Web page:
If you are having trouble paying your debts, it is important to take action sooner rather than later. Doing nothing leads to much larger problems in the future, whether it’s a bad credit record or bankruptcy resulting in the loss of assets and even your home. If you’re in financial trouble here are some steps to take to avoid financial ruin in the future.

If you’ve accumulated a large amount of debt and are having difficulty paying your bills each month, now is the time to take action–before the bill collectors start calling.

1. Review each debt. Make sure that the debt creditors claim you owe is really what you owe and that the amount is correct. If you dispute a debt, first contact the creditor directly to resolve your questions. If you still have questions about the debt, contact your state or local consumer protection office or, in cases of serious creditor abuse, your state Attorney General.

2. Contact your creditors. Let your creditors know you are having difficulty making your payments. Tell them why you are having trouble-perhaps it is because you recently lost your job or have unexpected medical bills. Try to work out an acceptable payment schedule with your creditors. Most are willing to work with you and will appreciate your honesty and forthrightness.

Tip: Most automobile financing agreements permit your creditor to repossess your car any time you are in default, with no advance notice. If your car is repossessed you may have to pay the full balance due on the loan, as well as towing and storage costs, to get it back. Do not wait until you are in default. Try to solve the problem with your creditor when you realize you will not be able to meet your payments. It may be better to sell the car yourself and pay off your debt than to incur the added costs of repossession.

3. Budget your expenses. Create a spending plan that allows you to reduce your debts. Itemize your necessary expenses (such as housing and health care) and optional expenses (such as entertainment and vacation travel). Stick to the plan.

4. Try to reduce your expenses. Cut out any unnecessary spending such as eating out and purchasing expensive entertainment. Consider taking public transportation or using a car sharing service rather than owning a car. Clip coupons, purchase generic products at the supermarket and avoid impulse purchases. Above all, stop incurring new debt. Leave your credit cards at home. Pay for all purchases in cash or use a debit card instead of a credit card.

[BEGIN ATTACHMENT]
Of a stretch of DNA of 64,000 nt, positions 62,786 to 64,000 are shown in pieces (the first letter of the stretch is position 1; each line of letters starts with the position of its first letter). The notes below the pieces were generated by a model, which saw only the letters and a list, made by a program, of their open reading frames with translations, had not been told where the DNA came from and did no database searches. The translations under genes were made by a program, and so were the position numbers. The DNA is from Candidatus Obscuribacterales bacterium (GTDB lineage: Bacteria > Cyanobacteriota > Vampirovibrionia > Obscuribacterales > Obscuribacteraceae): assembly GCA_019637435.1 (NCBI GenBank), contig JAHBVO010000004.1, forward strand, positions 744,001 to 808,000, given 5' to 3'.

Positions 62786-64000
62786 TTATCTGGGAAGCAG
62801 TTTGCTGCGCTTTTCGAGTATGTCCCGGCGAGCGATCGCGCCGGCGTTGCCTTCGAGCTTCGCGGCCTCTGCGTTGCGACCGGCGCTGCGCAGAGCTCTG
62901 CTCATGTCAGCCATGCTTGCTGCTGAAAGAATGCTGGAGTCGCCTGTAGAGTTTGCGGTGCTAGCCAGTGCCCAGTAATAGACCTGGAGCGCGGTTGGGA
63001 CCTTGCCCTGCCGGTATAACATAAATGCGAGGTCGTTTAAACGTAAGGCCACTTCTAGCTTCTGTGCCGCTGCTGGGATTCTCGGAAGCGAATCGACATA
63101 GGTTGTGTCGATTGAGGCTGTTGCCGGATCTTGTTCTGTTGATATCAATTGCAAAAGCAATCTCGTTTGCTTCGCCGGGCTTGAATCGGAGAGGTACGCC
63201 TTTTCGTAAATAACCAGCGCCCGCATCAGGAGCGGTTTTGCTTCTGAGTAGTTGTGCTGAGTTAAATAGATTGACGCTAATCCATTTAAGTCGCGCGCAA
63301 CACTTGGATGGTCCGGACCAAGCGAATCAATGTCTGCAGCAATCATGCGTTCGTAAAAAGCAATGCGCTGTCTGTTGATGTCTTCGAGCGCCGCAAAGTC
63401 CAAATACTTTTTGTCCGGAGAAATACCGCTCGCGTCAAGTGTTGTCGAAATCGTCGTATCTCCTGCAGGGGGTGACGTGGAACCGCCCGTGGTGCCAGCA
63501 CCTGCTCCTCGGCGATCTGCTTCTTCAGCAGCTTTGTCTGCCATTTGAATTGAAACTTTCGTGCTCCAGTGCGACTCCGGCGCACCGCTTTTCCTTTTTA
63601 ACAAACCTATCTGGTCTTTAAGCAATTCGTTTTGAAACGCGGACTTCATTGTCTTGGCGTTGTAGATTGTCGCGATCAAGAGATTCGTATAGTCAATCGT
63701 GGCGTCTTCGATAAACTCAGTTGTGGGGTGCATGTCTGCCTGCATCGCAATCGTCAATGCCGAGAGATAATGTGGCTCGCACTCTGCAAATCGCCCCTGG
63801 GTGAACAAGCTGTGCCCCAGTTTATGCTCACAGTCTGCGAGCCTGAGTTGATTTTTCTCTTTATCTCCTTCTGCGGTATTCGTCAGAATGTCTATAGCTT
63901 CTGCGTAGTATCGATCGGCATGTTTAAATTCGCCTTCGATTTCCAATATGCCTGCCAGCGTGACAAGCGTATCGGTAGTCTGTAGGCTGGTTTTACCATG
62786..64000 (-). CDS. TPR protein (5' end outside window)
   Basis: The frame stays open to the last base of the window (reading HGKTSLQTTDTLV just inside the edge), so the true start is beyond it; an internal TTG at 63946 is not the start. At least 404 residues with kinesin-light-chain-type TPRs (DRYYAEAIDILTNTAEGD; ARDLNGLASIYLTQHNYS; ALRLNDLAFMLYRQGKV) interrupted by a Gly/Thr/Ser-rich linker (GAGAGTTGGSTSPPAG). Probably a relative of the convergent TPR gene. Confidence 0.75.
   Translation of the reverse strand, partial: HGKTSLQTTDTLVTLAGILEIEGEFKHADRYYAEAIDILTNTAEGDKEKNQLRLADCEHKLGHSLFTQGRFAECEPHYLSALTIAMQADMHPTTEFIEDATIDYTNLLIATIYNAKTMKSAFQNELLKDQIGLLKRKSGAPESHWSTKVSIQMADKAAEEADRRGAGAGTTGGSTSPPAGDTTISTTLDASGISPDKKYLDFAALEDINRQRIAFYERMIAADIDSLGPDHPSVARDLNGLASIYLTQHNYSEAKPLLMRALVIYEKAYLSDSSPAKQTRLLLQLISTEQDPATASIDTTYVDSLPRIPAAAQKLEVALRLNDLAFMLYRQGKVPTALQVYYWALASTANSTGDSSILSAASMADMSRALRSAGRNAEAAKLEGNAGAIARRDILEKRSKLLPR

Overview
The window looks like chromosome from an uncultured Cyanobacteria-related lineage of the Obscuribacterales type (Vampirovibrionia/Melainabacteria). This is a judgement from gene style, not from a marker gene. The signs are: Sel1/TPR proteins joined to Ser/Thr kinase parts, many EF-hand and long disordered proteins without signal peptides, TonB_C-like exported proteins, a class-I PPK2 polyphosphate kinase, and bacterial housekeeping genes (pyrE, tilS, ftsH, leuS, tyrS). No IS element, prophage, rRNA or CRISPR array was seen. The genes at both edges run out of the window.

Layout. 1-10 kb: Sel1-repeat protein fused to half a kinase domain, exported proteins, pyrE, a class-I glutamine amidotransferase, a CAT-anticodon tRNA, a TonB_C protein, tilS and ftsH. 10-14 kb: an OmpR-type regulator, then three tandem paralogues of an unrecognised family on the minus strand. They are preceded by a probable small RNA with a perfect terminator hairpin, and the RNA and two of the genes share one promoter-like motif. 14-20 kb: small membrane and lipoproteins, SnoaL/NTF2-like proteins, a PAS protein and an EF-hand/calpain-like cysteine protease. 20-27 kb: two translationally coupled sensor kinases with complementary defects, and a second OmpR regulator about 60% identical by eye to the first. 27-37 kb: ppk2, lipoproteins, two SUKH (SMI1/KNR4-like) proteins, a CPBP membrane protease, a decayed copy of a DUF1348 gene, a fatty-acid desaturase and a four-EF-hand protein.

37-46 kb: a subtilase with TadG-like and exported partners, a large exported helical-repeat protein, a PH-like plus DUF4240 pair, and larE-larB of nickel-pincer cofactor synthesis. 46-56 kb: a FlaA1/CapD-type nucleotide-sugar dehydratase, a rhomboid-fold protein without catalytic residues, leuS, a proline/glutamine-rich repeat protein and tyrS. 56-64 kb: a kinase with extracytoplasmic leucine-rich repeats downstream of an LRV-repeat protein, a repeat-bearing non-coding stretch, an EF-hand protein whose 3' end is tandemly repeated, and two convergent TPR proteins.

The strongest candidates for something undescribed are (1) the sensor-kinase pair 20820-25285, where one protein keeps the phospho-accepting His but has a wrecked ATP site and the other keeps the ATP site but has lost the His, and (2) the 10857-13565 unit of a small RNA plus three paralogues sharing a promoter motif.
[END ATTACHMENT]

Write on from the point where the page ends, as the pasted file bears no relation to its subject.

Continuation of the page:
5. Pay down and consolidate your debts. Withdrawing savings from low-interest accounts to settle high-rate loans or credit card debt usually makes sense. In addition, there are a number of ways to pay off high-interest loans, such as credit cards, by getting a refinancing or consolidation loan, such as a second mortgage.

Tip: Selling off a second car not only provides cash but also reduces insurance and other maintenance expenses.

Caution: Be wary of any loan consolidations or other refinancing that actually increase interest owed, or require payments of points or large fees.

Caution: Second mortgages greatly increase the risk that you may lose your home.

You can regain financial health if you act responsibly. But don’t wait until bankruptcy court is your only option. If you’re having financial troubles, don’t hesitate to call us. We can help you get back on your feet.

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Canceled debt is normally taxable to you, but there are exceptions. One of those exceptions is available to homeowners whose mortgage debt is partly or entirely forgiven during tax years 2007 through 2012.

Here are 10 things you should know about Mortgage Debt Forgiveness.

1. Normally, debt forgiveness results in taxable income. However, under the Mortgage Forgiveness Debt Relief Act of 2007, you may be able to exclude up to $2 million of debt forgiven on your principal residence.

2. The limit is $1 million for a married person filing a separate return.

3. You may exclude debt reduced through mortgage restructuring, as well as mortgage debt forgiven in a foreclosure.

4. To qualify, the debt must have been used to buy, build or substantially improve your principal residence and be secured by that residence.

5. Refinanced debt proceeds used for the purpose of substantially improving your principal residence also qualify for the exclusion.

6. Proceeds of refinanced debt used for other purposes, to pay off credit card debt for example, do not qualify for the exclusion.

7. If you qualify, claim the special exclusion by filling out Form 982, Reduction of Tax Attributes Due to Discharge of Indebtedness, and attach it to your federal income tax return for the tax year in which the qualified debt was forgiven.

8. Debt forgiven on second homes, rental property, business property, credit cards or car loans does not qualify for the tax relief provision. In some cases, however, other tax relief provisions — such as insolvency — may be applicable.

9. If your debt is reduced or eliminated you normally will receive a year-end statement, Form 1099-C, Cancellation of Debt, from your lender. By law, this form must show the amount of debt forgiven and the fair market value of any property foreclosed.

10. Examine the Form 1099-C carefully. Notify the lender immediately if any of the information shown is incorrect. You should pay particular attention to the amount of debt forgiven in Box 2 as well as the value listed for your home in Box 7.

Don’t hesitate to give us a call if you need more information about mortgage debt forgiveness.

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